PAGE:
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Oklahoma Municipal League

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Inquiry Blog and FAQ

Competitive Bidding: Contracting With a Service Provider

Posted on March 1, 2016 at 6:35 AM

A common question received by OML concerns contracting with a service provider such as a trash hauler. Must this be bid if it is greater than the bidding statutes bid requirements?

A: Well, it depends.

Q: Depends on what?

A: Principally on whether it is the municipality or the public trust awarding the contract.

If it is the municipality that is contracting with the trash hauler

Public Competitive Bidding Act (61 O.S. 101 and following) does not apply since it only applies to “public improvements” which are defined as a “beneficial or valuable change or addition, betterment, enhancement or amelioration of or upon any real property . . . “

If it is the public trust that is contracting with the trash hauler

There is a split among municipal attorneys about whether the public trusts bidding statutes applies. It requires competitive bidding for “construction, labor, equipment, material or repairs . . . “ The minority opinion is that the word “labor” can be broadly interpreted to include all types of service contracts and even professional services such as engineers, attorneys etc. Other city/town attorneys do not read it this expansively.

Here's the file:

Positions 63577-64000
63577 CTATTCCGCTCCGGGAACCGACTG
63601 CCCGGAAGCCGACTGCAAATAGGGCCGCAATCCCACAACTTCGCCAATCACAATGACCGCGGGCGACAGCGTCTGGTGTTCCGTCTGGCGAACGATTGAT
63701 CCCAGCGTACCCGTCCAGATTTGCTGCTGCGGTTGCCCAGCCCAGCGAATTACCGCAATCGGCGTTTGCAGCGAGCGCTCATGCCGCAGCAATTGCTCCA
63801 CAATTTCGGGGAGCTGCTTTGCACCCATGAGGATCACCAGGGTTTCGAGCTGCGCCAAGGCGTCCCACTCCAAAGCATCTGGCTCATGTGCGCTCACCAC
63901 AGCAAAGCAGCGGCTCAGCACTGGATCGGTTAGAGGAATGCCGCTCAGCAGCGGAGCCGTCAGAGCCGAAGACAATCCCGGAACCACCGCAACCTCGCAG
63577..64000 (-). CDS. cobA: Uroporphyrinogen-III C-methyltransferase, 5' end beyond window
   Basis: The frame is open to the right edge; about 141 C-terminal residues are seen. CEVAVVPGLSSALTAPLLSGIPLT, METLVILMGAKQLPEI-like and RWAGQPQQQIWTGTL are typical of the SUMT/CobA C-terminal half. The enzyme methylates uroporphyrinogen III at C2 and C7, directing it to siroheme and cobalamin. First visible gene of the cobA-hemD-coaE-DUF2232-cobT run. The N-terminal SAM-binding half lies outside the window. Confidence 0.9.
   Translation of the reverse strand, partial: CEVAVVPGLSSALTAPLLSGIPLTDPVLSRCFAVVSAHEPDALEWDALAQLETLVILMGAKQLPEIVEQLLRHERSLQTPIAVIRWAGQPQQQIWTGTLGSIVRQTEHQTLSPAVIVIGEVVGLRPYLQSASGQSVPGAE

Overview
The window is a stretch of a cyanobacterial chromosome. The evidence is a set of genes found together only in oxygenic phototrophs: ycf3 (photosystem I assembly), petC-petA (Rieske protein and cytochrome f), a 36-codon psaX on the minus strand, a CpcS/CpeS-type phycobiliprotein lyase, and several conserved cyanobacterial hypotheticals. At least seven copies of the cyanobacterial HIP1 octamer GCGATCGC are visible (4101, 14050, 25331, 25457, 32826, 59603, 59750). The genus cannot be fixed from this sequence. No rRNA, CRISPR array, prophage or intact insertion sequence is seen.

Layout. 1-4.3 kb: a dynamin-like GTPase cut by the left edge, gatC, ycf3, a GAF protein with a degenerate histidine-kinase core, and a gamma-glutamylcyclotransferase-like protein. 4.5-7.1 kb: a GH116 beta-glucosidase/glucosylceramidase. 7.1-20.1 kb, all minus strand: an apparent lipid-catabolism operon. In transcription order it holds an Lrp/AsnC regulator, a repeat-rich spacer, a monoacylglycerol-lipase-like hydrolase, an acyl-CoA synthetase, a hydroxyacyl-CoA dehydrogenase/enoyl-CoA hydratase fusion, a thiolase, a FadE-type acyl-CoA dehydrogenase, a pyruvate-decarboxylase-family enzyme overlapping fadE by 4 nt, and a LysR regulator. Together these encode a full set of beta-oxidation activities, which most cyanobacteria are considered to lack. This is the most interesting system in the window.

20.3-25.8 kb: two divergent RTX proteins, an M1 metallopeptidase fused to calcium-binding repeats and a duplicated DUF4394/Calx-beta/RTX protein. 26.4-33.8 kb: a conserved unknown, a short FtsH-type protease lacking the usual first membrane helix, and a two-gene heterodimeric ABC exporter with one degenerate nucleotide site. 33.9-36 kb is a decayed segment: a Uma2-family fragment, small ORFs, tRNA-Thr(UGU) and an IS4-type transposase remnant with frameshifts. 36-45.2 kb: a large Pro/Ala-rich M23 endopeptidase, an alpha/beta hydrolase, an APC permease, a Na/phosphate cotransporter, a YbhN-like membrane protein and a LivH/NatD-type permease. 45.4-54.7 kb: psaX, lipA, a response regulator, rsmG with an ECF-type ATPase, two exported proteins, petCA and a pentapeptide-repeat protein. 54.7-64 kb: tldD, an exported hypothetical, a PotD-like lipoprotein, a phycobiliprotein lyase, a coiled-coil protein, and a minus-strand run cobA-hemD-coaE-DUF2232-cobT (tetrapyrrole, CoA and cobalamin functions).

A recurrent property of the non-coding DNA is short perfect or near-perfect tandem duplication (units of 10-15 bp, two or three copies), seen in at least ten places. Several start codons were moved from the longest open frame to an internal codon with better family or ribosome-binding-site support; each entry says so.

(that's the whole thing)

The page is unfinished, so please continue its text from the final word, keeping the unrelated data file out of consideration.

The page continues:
Q: You mean attorneys disagree with each other?

A: Sure. You know, ask two attorneys – get three opinions!

Q: What if it is an emergency – like a trash hauler suddenly going out-of-business?

A: Well, it depends.

Q: Here we go again!

A: Sad, but true. It depends on whether the facts fit the definition of “emergency”.

Under the Public Trusts Bidding Statute (60 O.S. Section 176(h))

The term used in the law is an “immediate emergency” which is a factual situation where the “trustee or the trustees find that an immediate outlay of trust funds in an amount exceeding $25,000 is necessary in order to avoid loss of life, substantial damage to property, or damage to the public peace or safety.” This is a factual determination and, unfortunately, there is no clear, bright line on this issue. The city or town should take no action without getting the okay of their municipal attorney.

In addition, if it is an “immediate emergency” under the law, the statute requires that a finding of an emergency “shall be entered in the journal of the trust proceedings”.

If you have any questions or comments to share, please contact kelly@oml.org or post a comment below.

Categories: Competitive Bidding